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One of the most popular items on a traveller’s bucket list (and if not it should be included) is to view the Aurora Borealis (commonly known as the Northern Lights) as it’s probably natures most spectacular regular phenomena. The Aurora Borealis can be viewed in the arctic polar region during the darker months from late November to March within the latitudes of about 65 to 72 degrees depending on the level of ‘space weather’ or ‘solar activity’ which varies from hour to hour, day to day and year by year.  If you’re not familiar with how the Aurora Borealis is created, it is due to charged particles that are emitted by the sun (known as the solar winds), colliding with and following along, earth’s magnetic field lines and ultimately interacting with high altitude atmospheric gases to create colourful ‘waves’ which gradually move and ‘dance’ across a clear moonless night.

Ideal viewing conditions to view the Aurora Borealis is a cold, clear, and cloudless sky (from an elevated viewing point) devoid of human light pollution. It is also preferable if your visit coincides with a new moon or partial moon. If you are fortunate to be present during these conditions, and space weather is sufficient to create a bright Aurora, then you’ll experience nature’s most impressive light show! An Aurora light show can typically last from a few minutes to several days depending on any number of factors.

There are many places around the arctic to view the Aurora, with the Aurora Service listing a number of criteria to assess which is ‘the best’ location, but the main considerations in my opinion is as follow;

  • Is the location at sufficiently high latitude for the Aurora to be present?
  • Is the location accessible i.e. practical to get too?
  • Is the weather usually clear?

I personally believe one of the best areas in the northern hemisphere that fits these criteria (and more), is the area around Abisko in the Swedish Lapland. It’s not just my opinion though, it is well known to be an ideal spot due to a unique micro-climate on account of its location east of Norway’s mountains, its latitude within the high arctic, it’s elevated location and dark winter nights. These factors along with its proximity to the Abisko National Park, and the Torneträsk (Torne Lake) which creates the infamous “blue hole of Abisko” which is a patch of sky that stubbornly remains clear, results in a great location for viewing this spectacular natural phenomenon! Abisko is also easily accessible by railway and road access. The Aurora Sky Station located on top of the nearby hill overlooking Abisko is a particularly vantage point for observing the Aurora.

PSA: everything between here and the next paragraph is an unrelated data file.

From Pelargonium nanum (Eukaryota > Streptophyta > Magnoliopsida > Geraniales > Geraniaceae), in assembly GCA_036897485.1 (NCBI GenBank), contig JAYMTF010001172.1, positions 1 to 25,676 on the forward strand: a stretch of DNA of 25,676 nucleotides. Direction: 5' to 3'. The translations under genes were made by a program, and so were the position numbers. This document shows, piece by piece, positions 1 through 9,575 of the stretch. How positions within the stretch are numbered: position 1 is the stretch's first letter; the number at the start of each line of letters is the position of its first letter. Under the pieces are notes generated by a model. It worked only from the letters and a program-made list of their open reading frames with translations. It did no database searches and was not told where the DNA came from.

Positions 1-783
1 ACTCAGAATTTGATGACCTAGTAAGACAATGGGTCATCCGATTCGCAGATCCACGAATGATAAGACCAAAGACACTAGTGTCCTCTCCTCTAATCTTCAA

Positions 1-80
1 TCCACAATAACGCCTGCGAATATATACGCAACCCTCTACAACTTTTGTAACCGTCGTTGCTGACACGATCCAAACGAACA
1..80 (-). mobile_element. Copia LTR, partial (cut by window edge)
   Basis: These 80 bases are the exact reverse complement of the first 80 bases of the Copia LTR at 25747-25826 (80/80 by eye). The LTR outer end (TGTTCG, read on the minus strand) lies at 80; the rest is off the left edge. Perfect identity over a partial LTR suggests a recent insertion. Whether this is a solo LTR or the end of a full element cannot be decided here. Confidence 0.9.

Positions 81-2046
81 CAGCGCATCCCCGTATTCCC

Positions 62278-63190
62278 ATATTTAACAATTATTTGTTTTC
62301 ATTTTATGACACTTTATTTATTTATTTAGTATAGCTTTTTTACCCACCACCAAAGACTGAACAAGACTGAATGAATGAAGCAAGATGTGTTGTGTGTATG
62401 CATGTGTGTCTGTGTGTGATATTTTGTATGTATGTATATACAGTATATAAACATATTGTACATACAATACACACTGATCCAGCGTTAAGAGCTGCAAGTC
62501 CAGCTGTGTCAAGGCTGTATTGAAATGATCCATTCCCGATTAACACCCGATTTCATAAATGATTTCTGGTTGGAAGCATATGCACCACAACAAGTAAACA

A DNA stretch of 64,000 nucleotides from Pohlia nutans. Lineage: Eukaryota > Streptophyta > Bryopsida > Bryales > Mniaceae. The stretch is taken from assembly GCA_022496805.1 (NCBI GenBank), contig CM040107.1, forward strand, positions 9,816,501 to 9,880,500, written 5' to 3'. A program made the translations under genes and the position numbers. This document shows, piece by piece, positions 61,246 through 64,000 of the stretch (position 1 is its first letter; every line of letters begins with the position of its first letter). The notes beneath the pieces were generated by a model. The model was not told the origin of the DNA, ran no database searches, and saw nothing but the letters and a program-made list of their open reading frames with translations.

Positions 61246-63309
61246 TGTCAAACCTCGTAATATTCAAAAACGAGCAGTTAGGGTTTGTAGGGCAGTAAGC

The small settlement of Abisko is approximately 100km west of northern Sweden’s major town Kiruna which is accessible by air from various European cities such as Stockholm, Oslo and London with services run by Scandinavian Airlines (SAS) and Norwegian.

It is also possible to reach Abisko by SJ train from the northern Norwegian town of Narvik or anywhere in Europe via Stockholm. The journey from Stockholm can take up to 20 hours in winter to cover the 1,400km and you’ll need to disembark at the ‘Abisko Turiststation’ stop. Alternatively you can also drive to Abisko as it is easily accessible by car via European route E10 from Kiruna or the rest of Sweden and northern Norway.

There are also several comfortable accommodation options in Abisko, for the intrepid traveller I can recommend the Abisko Fjällturer AB hostel which has the added advantage of providing its primarily ‘budget travellers’ (if there is such a thing in Scandinavia) a range of winter activities and equipment. You can even tick off another of life’s items off your bucket winter Dog Sledding in the Arctic! A slightly higher level of accommodation is available at STF Abisko Mountain Station which is also located within the village and near the train station.

Even though you might come prepared for the cold, Abisko can be surprisingly cold especially since you will likely be standing still watching (and often waiting) for the Aurora for extended periods. The arctic air will chill you and ruin your experience if you don’t come prepared for it, so a few basic tips when in Abisko during the arctic winter center around bringing warm clothes such as thermal leggings, long sleeved shirt, sweaters, a scarf, hat and gloves. Ideally your footwear will be waterproof and you should wear thick insulating woollen socks as it’s the thick layer of insulating air that provides you warm during an icy arctic night. Finally, avoid having a shower or sauna before heading out as this will lower your body temperature, may have wet hair and remove oils which can help protect your skin against frigid air temperatures!

All going well, you’ll have an incredible experience in Abisko, and I recommend allowing yourself several at least 4 days to a week in Abisko, if possible, to give yourself the best chance of seeing the Aurora as they may not always be visible on a given day due to the space weather, cloud cover etc.

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